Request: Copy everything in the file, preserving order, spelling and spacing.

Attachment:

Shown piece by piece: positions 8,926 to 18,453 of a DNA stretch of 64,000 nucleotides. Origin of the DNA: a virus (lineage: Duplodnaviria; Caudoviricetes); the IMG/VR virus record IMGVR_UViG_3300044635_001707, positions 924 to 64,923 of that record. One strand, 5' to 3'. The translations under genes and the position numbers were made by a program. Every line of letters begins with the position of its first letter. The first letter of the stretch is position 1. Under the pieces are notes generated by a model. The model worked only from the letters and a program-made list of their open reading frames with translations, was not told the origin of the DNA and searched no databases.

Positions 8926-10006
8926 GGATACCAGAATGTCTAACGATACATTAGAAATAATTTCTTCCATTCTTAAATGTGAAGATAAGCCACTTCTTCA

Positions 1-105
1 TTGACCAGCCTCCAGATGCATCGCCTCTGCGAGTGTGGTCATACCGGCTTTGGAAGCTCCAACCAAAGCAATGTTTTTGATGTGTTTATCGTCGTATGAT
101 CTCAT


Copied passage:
Shown piece by piece: positions 8,926 to 18,453 of a DNA stretch of 64,000 nucleotides. Origin of the DNA: a virus (lineage: Duplodnaviria; Caudoviricetes); the IMG/VR virus record IMGVR_UViG_3300044635_001707, positions 924 to 64,923 of that record. One strand, 5' to 3'. The translations under genes and the position numbers were made by a program. Every line of letters begins with the position of its first letter. The first letter of the stretch is position 1. Under the pieces are notes generated by a model. The model worked only from the letters and a program-made list of their open reading frames with translations, was not told the origin of the DNA and searched no databases.

Positions 8926-10006
8926 GGATACCAGAATGTCTAACGATACATTAGAAATAATTTCTTCCATTCTTAAATGTGAAGATAAGCCACTTCTTCA

Positions 1-105
1 TTGACCAGCCTCCAGATGCATCGCCTCTGCGAGTGTGGTCATACCGGCTTTGGAAGCTCCAACCAAAGCAATGTTTTTGATGTGTTTATCGTCGTATGAT
101 CTCAT